Set a strainer over a medium bowl and pour the fruit mixture into it. Allow the juice to drain for 2 minutes. Add the strained fruit to the pre-baked pie shell and level with a spatula. Pour 1/4 cup of the drained fruit juice over the fruit. Discard the remaining juice or use for another purpose. Evenly distribute the crumb topping over the pie.

Place the pie on the lined rimmed baking sheet and place on the center rack of the preheated oven. Bake for 80-90 minutes. The pie should be bubbling up around the edges and golden brown on top.

Let cool for 1 hour before serving. Enjoy!

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August Recipe of the Month: Blueberry Chipotle BBQ Chicken Sandwich

Local blueberries are bountiful and in peak form right now. They add a tart sweetness to this mildly spicy BBQ sauce and give it a beautiful deep purple hue. The frozen blueberries will break down into the sauce while most of the fresh ones retain their form. The refreshingly zesty summer vegetable slaw gives the sandwich a cool crunch that lends balance to the assertive flavors of the grilled chicken. Serve this sandwich with a favorite potato salad or handmade roasted potato fries.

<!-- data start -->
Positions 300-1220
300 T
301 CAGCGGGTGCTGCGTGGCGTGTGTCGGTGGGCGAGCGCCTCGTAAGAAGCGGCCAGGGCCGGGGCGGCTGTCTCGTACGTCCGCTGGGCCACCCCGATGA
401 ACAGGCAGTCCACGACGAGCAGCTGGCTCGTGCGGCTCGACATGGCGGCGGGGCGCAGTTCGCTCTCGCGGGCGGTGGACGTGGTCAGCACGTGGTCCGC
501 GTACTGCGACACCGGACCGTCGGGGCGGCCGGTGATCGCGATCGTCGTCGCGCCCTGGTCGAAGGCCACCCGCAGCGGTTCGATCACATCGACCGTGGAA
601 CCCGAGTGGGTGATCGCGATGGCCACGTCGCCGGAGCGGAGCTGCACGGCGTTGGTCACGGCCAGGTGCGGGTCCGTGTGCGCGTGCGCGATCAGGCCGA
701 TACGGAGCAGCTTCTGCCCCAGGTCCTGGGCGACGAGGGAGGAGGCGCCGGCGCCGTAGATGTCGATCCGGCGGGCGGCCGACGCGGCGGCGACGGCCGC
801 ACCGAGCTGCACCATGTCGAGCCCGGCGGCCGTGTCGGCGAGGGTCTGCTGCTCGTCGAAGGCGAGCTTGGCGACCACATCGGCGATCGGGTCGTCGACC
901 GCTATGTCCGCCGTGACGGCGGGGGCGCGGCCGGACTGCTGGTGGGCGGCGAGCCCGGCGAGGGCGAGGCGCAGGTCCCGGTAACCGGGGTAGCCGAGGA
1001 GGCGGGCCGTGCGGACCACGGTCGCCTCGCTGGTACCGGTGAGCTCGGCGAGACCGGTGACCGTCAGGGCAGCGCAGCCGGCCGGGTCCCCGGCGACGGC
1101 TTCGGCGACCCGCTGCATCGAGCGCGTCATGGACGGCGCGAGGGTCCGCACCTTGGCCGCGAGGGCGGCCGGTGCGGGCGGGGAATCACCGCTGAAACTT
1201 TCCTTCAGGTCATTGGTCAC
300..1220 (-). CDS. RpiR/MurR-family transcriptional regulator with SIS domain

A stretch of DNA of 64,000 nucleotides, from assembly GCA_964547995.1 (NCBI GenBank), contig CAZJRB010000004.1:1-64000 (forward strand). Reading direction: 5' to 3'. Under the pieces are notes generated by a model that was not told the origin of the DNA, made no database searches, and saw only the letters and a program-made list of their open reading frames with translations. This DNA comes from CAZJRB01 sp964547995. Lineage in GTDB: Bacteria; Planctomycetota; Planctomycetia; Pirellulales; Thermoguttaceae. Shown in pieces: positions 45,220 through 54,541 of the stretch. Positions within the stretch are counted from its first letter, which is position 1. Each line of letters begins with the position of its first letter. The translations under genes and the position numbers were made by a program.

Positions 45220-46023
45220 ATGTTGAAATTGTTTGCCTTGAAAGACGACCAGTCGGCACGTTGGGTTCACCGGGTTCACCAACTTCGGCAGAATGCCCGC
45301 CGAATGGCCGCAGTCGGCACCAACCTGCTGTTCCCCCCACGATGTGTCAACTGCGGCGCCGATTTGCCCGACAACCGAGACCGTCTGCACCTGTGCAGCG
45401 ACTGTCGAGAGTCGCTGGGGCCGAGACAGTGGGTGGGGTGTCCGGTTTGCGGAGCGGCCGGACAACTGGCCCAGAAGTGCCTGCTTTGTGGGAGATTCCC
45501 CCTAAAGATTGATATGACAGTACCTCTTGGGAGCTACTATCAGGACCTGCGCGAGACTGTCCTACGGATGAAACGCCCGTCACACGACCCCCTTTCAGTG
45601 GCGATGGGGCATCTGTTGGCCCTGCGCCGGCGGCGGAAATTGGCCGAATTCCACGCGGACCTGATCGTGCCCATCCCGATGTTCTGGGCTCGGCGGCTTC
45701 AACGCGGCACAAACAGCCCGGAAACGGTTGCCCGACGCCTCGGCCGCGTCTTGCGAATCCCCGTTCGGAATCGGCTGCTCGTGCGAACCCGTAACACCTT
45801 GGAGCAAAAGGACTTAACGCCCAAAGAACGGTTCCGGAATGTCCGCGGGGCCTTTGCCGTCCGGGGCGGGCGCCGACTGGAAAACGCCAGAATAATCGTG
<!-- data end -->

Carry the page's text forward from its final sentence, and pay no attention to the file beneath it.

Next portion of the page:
INGREDIENTS

Makes 4 sandwiches

BBQ Sauce
2 tablespoons olive oil
3/4 cup sweet onion, small dice
1-1/2 teaspoons garlic, finely diced
1 tablespoon smoked paprika
1 tablespoon chipotle powder
1/2 teaspoon black pepper
1-1/2 teaspoons kosher salt
1-1/2 cups fresh blueberries
1-1/2 cups frozen blueberries
1/4 cup brown sugar
2 tablespoons molasses
2 tablespoons Worcestershire sauce
1 cup ketchup
3 tablespoons brewed espresso or rich coffee
4 skinless chicken breasts

Summer Vegetable Slaw
1/2 cup mayonnaise
1 tablespoon sherry vinegar
Zest and juice of 1 lime
2 teaspoons honey
1/2 teaspoon kosher salt
1/3 head of cabbage, thinly sliced
1/2 sweet onion, thinly sliced
1 ear white corn, kernels cut off cob
3/4 cup cilantro, coarsely chopped

Assembly
4 Macrina Ciabatta Burger Buns
2 tablespoons olive oil
1/4 cup (4 tablespoons) mayonnaise

DIRECTIONS

BBQ Sauce
Add the olive oil to a medium saucepan over medium heat. Add the onion and sauté for 2-3 minutes until translucent. Add the garlic, paprika, chipotle, black pepper and salt. Cook for 1 minute, then add both the fresh and frozen blueberries. Cook for 3-5 minutes to break down the berries. Use a potato masher or wooden spoon to help. You want some whole fruit and some to break down into sauce. Add the brown sugar, molasses, Worcestershire, ketchup and coffee. Simmer for 15-20 minutes until reduced. Let cool to room temperature.